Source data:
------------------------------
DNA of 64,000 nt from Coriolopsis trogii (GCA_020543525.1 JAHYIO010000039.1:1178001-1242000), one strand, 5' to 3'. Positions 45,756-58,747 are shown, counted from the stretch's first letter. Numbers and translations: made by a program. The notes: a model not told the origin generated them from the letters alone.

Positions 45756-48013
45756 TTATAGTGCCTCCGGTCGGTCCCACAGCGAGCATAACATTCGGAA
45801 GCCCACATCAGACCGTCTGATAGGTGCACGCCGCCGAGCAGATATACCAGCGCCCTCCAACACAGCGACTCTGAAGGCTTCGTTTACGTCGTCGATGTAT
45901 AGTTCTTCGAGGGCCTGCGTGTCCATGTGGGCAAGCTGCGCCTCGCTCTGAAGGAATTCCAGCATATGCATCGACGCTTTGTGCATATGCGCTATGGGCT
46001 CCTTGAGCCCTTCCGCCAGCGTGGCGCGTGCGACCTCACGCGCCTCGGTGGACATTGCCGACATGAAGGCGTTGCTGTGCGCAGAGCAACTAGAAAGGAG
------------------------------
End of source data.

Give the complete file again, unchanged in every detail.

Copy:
DNA of 64,000 nt from Coriolopsis trogii (GCA_020543525.1 JAHYIO010000039.1:1178001-1242000), one strand, 5' to 3'. Positions 45,756-58,747 are shown, counted from the stretch's first letter. Numbers and translations: made by a program. The notes: a model not told the origin generated them from the letters alone.

Positions 45756-48013
45756 TTATAGTGCCTCCGGTCGGTCCCACAGCGAGCATAACATTCGGAA
45801 GCCCACATCAGACCGTCTGATAGGTGCACGCCGCCGAGCAGATATACCAGCGCCCTCCAACACAGCGACTCTGAAGGCTTCGTTTACGTCGTCGATGTAT
45901 AGTTCTTCGAGGGCCTGCGTGTCCATGTGGGCAAGCTGCGCCTCGCTCTGAAGGAATTCCAGCATATGCATCGACGCTTTGTGCATATGCGCTATGGGCT
46001 CCTTGAGCCCTTCCGCCAGCGTGGCGCGTGCGACCTCACGCGCCTCGGTGGACATTGCCGACATGAAGGCGTTGCTGTGCGCAGAGCAACTAGAAAGGAG